You arc one tattooist I have to ask about London Ink! What impact did the two series have on your life?
My life hasn't really changed. I've always been busy and now I've got my own shop I am busier than ever. I suppose the only difference the TV show made is that people arc flying in from all over ihe world to get tattooed here. Mind you. I tattooed one guy from Switzerland and he had no idea I had been in a TV show! He just came here for the work we do which is cool. Doing the show was a lot of fun l( was all about representing tattooing in a good light.
So. let's talk about Magnum Opus... is it panning out how you thought it would?
We've been open 14 months so it is still a baby but it's going really well. We have a relaxed, friendly atmosphere here which is good for us and for the customers. I have only two rules in the studio. Rule number one is: No drama. Rule number two is: Don't break rule number one!
We have a great team. Everyone is pumping out the type of work they want to do. Our styles all complement each other too. I didn't want a shop where everyone does the ^ame style. I still mainly do Western traditional. I like doing Japanese slut! hut I don't get to do it that often. As well as the tattooists we have Tiff who docs piercing and scarification and Shone who manages the shop and does laser tattoo removal.
You are somewhat itinerant. having been born in the States, lived in France for a while and now running a business in the I'K. Do you class England a« >our home?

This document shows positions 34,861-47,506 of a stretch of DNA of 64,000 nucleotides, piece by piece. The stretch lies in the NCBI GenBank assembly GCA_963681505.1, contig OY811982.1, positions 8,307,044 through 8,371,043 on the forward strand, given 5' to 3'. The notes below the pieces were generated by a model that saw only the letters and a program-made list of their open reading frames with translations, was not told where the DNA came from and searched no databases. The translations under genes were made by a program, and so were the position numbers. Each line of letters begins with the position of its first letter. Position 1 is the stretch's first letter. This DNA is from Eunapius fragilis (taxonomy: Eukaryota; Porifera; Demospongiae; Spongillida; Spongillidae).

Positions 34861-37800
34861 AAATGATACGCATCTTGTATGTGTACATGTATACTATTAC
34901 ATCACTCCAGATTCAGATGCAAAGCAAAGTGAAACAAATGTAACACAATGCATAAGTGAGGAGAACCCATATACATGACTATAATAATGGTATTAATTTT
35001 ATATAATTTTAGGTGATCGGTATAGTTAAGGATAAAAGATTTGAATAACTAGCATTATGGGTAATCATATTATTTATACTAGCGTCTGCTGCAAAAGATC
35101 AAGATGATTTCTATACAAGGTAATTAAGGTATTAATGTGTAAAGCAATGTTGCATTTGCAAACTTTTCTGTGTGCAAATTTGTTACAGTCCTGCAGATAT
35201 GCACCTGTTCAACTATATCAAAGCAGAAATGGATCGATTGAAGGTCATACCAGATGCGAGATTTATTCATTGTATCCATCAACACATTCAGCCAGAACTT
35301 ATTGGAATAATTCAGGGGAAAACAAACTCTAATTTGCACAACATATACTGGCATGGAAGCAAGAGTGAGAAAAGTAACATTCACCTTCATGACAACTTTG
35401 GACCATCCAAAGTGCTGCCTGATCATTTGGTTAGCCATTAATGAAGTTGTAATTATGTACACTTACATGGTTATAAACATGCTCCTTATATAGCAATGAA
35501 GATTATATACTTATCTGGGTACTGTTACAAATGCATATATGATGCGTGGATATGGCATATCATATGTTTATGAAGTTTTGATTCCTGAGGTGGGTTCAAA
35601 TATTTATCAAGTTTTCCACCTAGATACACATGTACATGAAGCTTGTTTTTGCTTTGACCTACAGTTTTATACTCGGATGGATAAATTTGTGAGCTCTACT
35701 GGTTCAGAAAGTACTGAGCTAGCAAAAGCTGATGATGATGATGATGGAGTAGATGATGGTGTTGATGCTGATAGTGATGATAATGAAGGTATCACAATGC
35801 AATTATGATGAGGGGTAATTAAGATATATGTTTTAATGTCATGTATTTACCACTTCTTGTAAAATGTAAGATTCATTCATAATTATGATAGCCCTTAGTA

I have always been drawn to England and all things British. My first experience of tattoos was seeing them on an old English guy who lived next door to my parents in Baltimore. He was covered in them and I loved them. When I was about five or six 1 to'J my folks that I was going to look like him one day.
At what point did you decide you wanted to be a tattooist?
I was collccting tattoos as a teenager and doing lot- and lots of drawing. My friends used to say I should tattoo them but I knew even then that I u ar.:ed :o leant the trade properly before I tattooed anyone. At one point I was d.'irig drawings !. r a newspaper in Baltimore for SI0 a week. It may not have been much mono i a lea« I was doing something artistic. I used to take drawings into the tan.. <h< -p w here I got tattooed Main Street Tattoo just outside Baltimore Finally. ¿:ter ahou: four years, they offered me an apprenticeship. That was about 6 year^ ¿go oc a It was a true, old school ^^
apprenticeship too I w as the lowest of the !->w but it taught me what I should and
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shouldn't do as a tattooer. Thai kind of training sticks in your head. This is why those of us who have done apprenticeships get so bent out of shape when we see people teaching themselves and working from home. We had to work so hard to earn what we have achieved. We got where we are through hard work. Then some joker buys a kit oil the internet and starts fucking up all his friends, giving them hepatitis and had tattoos. I can't have that happening to tattooing. It doesn't show any respect for the art.
Were things hotter when equipment was harder to come by?
Yes. Many things arc better nowadays but when it comes to the availability of equipment, the old way was definitely the best. That's why I was determined to give Bob an old-fashioned apprenticeship. That way you learn respect for what has gone before. It's the same as in martial arts - the sensci wants his pupil to be better than he is. to lake thing» to the next level. A tattooist should be humble enough to allow hi> pupil to overtake him. If you stay humble you will also keep learning. A big ego will just get in the way of your progress.
What would you do If you couldn't be a tattooKt?
Fuck. I don't know! Maybe open a pizzeria or be a ptrate!
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